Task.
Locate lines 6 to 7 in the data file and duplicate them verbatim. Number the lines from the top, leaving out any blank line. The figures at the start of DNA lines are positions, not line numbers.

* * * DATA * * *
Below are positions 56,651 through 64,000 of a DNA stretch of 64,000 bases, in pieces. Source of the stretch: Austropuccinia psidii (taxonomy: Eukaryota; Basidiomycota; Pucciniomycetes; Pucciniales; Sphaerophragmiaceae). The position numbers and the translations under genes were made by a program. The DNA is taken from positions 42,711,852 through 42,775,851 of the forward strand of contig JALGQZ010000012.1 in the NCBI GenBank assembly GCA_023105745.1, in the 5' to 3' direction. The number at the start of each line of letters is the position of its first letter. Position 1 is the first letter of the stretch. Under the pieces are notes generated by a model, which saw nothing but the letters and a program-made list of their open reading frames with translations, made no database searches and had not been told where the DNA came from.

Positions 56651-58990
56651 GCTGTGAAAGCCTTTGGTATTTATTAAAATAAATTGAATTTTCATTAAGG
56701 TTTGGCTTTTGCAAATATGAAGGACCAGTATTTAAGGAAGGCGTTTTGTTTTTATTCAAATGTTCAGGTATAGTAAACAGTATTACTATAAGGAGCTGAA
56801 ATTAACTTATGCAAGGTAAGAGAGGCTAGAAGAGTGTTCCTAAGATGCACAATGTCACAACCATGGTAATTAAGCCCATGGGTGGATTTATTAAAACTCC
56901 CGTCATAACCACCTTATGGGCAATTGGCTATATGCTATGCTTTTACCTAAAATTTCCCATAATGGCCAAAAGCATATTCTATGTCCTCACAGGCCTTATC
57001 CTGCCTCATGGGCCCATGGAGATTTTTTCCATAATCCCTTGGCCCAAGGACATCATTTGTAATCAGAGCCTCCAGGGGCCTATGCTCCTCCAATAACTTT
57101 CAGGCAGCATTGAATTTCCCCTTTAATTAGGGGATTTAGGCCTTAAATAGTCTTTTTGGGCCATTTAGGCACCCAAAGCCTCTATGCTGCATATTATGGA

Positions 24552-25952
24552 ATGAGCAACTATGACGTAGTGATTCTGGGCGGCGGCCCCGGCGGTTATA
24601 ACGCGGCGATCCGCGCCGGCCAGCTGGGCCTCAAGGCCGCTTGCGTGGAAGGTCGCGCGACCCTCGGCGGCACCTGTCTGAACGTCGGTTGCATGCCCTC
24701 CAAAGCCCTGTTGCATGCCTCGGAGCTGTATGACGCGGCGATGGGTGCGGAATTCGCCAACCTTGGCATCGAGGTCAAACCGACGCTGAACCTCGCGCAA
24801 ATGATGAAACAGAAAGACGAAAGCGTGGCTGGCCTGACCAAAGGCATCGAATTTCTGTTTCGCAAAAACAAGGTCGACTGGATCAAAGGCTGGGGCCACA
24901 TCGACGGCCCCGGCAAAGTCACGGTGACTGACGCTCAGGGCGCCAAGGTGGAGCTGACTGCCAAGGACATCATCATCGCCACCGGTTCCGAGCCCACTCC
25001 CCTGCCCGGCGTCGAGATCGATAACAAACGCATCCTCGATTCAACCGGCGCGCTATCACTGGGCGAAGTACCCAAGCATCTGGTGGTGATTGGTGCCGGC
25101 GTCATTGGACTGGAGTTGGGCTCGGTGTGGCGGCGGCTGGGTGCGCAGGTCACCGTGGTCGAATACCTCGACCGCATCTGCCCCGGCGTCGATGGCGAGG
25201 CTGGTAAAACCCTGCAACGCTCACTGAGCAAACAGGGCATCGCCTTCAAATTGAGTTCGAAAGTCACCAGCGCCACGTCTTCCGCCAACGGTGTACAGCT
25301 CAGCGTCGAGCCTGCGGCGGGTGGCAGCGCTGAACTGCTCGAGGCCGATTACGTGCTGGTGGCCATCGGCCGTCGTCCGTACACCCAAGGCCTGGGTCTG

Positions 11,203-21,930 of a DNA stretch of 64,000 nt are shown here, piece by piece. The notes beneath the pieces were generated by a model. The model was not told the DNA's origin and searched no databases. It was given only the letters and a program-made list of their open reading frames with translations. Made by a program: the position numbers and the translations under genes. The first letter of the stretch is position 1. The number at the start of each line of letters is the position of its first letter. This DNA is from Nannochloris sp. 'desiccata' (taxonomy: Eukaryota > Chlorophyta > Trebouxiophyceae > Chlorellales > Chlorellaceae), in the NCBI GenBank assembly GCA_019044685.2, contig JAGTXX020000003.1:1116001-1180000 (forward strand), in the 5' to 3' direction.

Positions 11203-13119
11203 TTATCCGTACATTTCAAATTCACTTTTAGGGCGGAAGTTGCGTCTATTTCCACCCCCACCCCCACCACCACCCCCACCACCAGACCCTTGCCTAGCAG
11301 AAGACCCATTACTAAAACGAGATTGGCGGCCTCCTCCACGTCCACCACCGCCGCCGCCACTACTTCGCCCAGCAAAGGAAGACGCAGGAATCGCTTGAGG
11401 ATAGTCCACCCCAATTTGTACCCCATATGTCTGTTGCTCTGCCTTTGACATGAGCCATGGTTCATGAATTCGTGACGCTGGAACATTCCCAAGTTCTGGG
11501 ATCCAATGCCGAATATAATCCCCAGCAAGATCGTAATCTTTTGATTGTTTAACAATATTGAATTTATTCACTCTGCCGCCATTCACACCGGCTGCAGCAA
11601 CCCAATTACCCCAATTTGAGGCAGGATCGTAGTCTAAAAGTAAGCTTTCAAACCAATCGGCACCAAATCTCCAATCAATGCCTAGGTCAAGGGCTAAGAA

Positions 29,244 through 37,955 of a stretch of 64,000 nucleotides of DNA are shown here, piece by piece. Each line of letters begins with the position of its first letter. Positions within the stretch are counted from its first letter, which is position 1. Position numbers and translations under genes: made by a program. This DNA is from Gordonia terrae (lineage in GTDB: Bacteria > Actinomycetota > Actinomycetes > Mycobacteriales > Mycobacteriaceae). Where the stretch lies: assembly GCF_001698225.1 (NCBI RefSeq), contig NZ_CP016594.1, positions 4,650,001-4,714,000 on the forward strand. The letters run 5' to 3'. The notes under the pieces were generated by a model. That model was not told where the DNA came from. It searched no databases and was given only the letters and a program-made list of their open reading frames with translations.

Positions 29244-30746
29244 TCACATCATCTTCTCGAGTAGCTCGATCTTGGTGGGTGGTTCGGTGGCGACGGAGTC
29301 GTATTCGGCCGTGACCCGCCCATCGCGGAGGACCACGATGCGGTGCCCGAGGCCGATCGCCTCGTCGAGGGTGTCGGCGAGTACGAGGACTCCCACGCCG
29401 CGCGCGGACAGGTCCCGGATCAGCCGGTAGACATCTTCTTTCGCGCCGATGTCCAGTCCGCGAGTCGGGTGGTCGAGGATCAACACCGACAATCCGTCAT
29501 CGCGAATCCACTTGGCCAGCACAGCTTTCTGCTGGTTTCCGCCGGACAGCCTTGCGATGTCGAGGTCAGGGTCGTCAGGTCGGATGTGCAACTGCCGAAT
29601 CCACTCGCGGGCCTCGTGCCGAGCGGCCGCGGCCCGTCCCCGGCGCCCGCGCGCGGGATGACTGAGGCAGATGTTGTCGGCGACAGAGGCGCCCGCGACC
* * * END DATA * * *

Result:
56901 CGTCATAACCACCTTATGGGCAATTGGCTATATGCTATGCTTTTACCTAAAATTTCCCATAATGGCCAAAAGCATATTCTATGTCCTCACAGGCCTTATC
57001 CTGCCTCATGGGCCCATGGAGATTTTTTCCATAATCCCTTGGCCCAAGGACATCATTTGTAATCAGAGCCTCCAGGGGCCTATGCTCCTCCAATAACTTT